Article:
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Title:Disability, leisure, and work-life balance
Author(s):Cook, LaWanda H.
Director of Research:Shinew, Kimberly J.
Doctoral Committee Chair(s):Shinew, Kimberly J.
Doctoral Committee Member(s):Alston, Reginald J.; Stodolska, Monika; Wiley, Angela R.
Department / Program:Recreation, Sport and Tourism
Discipline:Recreation, Sport, and Tourism
Degree Granting Institution:University of Illinois at Urbana-Champaign
Subject(s):Work-life balance
Abstract:ABSTRACT Society is and has always been composed of people of different levels and types of ability. Today, due to legislation and changing attitudes toward disability, the presence of individuals with disabilities is more evident than in decades past. Although their numbers are still considerably lower relative to those of persons without disability, people with disabilities are a part of the American workforce. Like their nondisabled colleagues, they have families, friends, and leisure interests. To date, there has been a paucity of research about the work-life balance of employed people with disabilities. Understanding the work-life needs of these individuals is vital given that the American workforce is aging and the first cohort of jobseekers who have only known life under the Americans with Disabilities Act (ADA) are entering the labor market. This project was an investigation of the lived experiences of eight men and women with observable mobility impairments who were employed in integrated settings. Through individual interviews and brief worksite visits, I sought to understand the significance of leisure and work in the lives of the participants. Further, I sought to understand how the presence of disability influenced their work and leisure lives, and what beliefs, strategies, and relationships contributed to their quality of life and sense of work-life balance. The primary theoretical framework for this study was work/family border theory. This theory emphasizes the challenges of moving between the work and non-work domains of one’s life and the role of relationships and identities in influencing the ease with which this might be done. Additionally, I utilized the theoretical perspectives of social constructionism and symbolic interactionism to consider the complexities of the disability experience. By engaging in interpretative phenomenological analysis, I was able to consider both the individual and collective experiences of participants in interpreting the data. Five major themes emerged from the data; these centered on the importance of identity, work, leisure, relationships, and self-care. Although disability affected all areas of their lives, participants viewed disability as a single attribute or feature; the presence of disability did not define who they were. They spoke of being similar to their nondisabled colleagues and friends, yet spoke of ways in which they were different from others, especially in their youth and as they began to deal with the consequences of aging with disability. They valued work as a way to contribute to society and to connect with other people. Additionally, they identified leisure with family and friends as being important for their physical health and social wellness. Issues of disability identity were noted regarding work and leisure choices, with leisure often providing a space for them to express aspects of themselves that they did not feel were apparent in their vocations. Aging with disability also influenced identity and was associated with a renewed, or in some cases new, desire to connect with other people with disabilities. Maintaining a sense of work-life balance involved consideration of not only work and family issues, but also friends, leisure, and self-care. Further, relationships on and off the job provided support in meeting disability-related needs. The rich lives described by the participants demonstrated the need to get beyond stereotypical views of what it means to be a person with a disability. The findings indicate the need to view people with disabilities holistically, and as individuals. It is my hope that the suggestions offered as a result of this research will enhance the capacity of employers, nondisabled colleagues, disability service providers, and leisure programmers to address the unique concerns of people with disabilities across the lifespan and to create more inclusive work and leisure spaces.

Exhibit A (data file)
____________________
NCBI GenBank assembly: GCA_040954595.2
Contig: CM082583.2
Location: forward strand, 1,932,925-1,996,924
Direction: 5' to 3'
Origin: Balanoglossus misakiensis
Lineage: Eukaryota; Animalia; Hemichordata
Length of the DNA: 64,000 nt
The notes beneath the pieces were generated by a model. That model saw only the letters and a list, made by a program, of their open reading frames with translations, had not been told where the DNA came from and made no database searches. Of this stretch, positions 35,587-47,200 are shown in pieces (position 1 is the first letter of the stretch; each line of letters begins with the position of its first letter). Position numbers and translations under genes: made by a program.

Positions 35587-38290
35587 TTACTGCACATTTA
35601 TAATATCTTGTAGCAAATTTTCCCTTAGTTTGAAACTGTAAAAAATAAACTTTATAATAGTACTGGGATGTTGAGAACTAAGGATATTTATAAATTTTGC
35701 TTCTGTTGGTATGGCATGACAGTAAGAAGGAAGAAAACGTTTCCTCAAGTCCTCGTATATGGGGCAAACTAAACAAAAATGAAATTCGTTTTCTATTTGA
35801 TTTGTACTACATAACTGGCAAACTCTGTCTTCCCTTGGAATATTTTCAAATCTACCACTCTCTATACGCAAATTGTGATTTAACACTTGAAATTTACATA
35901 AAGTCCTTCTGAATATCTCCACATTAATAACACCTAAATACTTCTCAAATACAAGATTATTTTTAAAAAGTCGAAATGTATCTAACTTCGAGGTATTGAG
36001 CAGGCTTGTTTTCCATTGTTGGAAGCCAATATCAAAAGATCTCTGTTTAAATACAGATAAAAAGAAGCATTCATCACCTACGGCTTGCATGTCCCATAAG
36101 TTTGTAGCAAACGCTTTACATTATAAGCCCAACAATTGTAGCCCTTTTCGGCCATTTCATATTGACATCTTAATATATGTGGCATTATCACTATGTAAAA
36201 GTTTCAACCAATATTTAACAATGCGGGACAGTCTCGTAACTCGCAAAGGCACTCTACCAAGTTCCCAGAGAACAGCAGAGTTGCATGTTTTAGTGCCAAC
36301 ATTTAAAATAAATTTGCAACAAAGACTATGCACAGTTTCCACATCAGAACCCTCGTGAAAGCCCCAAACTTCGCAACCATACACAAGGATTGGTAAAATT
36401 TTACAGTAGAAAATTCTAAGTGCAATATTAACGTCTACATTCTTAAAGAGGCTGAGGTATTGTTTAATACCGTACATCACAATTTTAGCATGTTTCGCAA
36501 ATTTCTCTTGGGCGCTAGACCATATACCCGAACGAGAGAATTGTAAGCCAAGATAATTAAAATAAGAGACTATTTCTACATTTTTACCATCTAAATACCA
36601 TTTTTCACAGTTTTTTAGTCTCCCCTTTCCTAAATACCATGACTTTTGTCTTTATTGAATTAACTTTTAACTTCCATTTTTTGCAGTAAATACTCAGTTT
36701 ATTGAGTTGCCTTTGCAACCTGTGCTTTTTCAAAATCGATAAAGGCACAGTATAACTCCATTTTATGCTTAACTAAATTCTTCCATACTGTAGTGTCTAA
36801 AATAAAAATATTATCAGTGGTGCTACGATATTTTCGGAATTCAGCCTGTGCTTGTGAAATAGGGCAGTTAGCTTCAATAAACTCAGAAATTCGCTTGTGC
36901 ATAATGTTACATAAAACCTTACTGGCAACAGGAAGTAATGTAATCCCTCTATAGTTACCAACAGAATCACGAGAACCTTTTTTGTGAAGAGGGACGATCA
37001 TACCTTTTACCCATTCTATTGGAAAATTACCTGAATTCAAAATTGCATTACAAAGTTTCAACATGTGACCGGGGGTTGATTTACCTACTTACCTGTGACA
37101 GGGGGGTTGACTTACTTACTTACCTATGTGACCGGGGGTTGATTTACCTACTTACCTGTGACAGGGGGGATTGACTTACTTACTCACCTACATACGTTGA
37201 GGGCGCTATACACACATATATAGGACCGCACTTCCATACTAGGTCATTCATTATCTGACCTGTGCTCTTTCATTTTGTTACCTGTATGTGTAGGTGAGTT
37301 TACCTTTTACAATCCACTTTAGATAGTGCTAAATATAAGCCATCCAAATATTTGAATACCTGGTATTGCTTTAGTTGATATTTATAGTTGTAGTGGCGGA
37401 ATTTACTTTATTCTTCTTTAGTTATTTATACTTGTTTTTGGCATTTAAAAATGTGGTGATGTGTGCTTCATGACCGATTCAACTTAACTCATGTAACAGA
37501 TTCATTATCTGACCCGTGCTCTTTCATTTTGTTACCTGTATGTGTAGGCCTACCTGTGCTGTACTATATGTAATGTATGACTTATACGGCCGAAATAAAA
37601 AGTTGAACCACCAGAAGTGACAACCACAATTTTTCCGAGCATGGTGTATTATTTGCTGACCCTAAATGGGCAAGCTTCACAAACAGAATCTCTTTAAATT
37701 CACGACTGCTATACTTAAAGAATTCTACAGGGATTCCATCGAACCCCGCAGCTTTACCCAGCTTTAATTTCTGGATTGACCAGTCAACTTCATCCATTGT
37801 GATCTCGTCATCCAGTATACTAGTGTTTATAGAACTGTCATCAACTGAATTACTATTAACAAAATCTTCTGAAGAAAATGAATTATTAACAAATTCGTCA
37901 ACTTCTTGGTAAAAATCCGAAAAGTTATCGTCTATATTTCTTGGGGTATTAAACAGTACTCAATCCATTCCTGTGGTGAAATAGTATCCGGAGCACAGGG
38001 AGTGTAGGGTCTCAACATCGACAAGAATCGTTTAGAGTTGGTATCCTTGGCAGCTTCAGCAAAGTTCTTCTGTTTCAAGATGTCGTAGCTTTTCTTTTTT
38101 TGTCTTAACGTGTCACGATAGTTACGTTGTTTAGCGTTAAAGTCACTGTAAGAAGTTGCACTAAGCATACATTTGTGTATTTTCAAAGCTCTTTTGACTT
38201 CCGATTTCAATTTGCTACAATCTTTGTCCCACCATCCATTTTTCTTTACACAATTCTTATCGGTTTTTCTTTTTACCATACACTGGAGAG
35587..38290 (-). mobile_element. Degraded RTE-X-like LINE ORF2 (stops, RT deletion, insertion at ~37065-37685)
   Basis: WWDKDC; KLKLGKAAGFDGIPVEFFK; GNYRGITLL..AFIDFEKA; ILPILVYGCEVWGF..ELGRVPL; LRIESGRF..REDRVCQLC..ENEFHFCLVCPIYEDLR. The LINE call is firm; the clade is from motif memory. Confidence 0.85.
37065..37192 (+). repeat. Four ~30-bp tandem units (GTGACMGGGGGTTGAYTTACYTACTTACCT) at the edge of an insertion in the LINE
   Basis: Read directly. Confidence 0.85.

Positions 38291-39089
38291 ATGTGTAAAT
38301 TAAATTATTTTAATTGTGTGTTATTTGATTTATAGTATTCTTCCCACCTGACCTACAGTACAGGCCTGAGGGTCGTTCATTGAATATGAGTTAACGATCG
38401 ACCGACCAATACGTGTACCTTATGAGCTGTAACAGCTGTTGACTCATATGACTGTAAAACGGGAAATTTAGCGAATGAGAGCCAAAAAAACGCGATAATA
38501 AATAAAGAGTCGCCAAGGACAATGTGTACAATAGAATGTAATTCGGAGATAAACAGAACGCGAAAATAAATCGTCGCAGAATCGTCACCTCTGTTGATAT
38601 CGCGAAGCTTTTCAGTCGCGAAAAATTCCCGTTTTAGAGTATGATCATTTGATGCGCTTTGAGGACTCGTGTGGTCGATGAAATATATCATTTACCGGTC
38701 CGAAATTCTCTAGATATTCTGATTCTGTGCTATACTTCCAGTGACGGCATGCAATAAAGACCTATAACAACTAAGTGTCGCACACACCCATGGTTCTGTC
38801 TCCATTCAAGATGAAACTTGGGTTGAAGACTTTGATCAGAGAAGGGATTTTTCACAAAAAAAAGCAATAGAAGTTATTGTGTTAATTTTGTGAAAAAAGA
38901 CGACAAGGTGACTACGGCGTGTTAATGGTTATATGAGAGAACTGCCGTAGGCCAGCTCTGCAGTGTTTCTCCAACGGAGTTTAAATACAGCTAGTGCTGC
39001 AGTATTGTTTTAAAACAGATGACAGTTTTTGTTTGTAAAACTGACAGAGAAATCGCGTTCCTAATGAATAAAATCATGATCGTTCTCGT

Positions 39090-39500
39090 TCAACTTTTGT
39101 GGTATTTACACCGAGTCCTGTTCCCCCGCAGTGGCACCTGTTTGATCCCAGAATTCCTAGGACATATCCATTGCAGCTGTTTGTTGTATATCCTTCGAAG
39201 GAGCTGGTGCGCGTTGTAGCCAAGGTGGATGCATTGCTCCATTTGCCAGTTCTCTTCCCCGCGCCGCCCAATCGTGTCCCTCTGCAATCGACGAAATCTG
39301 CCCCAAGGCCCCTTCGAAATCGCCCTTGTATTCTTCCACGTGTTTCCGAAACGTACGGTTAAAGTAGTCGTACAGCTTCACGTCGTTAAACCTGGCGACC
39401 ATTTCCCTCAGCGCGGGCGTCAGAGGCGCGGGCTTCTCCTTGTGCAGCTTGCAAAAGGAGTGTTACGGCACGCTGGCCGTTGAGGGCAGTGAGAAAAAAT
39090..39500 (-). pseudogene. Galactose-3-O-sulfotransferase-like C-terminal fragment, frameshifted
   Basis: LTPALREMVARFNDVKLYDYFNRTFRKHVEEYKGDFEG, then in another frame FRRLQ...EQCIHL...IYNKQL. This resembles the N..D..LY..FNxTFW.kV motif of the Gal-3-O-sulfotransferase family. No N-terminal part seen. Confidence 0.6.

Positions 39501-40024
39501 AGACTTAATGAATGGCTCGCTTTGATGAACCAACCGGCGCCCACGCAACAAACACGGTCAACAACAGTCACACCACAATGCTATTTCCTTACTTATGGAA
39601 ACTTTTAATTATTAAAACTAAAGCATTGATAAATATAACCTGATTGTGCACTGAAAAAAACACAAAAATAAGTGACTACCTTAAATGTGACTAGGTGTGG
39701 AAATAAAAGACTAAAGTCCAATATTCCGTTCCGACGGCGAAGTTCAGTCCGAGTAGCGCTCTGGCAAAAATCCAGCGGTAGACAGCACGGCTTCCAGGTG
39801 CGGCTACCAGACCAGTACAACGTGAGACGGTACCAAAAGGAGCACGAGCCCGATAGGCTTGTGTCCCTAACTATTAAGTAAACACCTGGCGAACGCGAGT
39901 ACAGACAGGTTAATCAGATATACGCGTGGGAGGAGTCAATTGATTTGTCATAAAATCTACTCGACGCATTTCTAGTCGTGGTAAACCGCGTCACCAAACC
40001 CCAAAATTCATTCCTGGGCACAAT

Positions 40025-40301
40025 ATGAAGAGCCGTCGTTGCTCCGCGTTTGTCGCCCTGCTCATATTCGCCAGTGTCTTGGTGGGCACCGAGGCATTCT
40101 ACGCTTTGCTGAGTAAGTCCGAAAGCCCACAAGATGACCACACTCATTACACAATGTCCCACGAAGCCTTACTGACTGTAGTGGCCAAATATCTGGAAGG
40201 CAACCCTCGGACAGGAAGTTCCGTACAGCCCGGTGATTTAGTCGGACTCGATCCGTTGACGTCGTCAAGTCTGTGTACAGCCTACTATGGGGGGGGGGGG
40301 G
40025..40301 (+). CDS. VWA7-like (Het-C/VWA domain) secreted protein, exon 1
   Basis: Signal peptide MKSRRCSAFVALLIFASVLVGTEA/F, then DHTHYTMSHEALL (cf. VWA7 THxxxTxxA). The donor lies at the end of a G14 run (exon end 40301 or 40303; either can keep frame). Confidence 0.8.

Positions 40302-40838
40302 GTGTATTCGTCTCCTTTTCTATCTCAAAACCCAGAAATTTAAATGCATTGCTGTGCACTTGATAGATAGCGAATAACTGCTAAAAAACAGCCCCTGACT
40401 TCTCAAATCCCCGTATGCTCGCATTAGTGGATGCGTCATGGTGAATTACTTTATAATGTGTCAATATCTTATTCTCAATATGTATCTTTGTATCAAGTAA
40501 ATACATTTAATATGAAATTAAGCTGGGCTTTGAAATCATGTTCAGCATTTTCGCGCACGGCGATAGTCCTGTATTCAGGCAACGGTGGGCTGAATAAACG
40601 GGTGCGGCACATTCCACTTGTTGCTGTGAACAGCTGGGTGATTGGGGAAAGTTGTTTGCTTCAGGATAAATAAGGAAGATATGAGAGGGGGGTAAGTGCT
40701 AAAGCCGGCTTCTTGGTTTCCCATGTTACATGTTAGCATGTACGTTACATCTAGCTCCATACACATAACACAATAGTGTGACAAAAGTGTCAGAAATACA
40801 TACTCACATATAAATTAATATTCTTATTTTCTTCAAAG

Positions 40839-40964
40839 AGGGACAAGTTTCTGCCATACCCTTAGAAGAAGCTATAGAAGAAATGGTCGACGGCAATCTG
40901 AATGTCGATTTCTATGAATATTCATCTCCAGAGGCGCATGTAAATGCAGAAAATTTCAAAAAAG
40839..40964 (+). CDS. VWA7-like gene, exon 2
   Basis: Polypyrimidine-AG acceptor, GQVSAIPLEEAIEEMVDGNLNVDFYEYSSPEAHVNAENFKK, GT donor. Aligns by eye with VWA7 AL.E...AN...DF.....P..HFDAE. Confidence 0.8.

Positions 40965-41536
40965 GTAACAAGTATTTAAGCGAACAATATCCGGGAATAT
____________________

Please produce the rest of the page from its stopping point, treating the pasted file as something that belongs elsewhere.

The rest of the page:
Issue Date:2011-05-25
Rights Information:
Copyright 2011 LaWanda H. Cook
Date Available in IDEALS:2011-05-25
Date Deposited:2011-05

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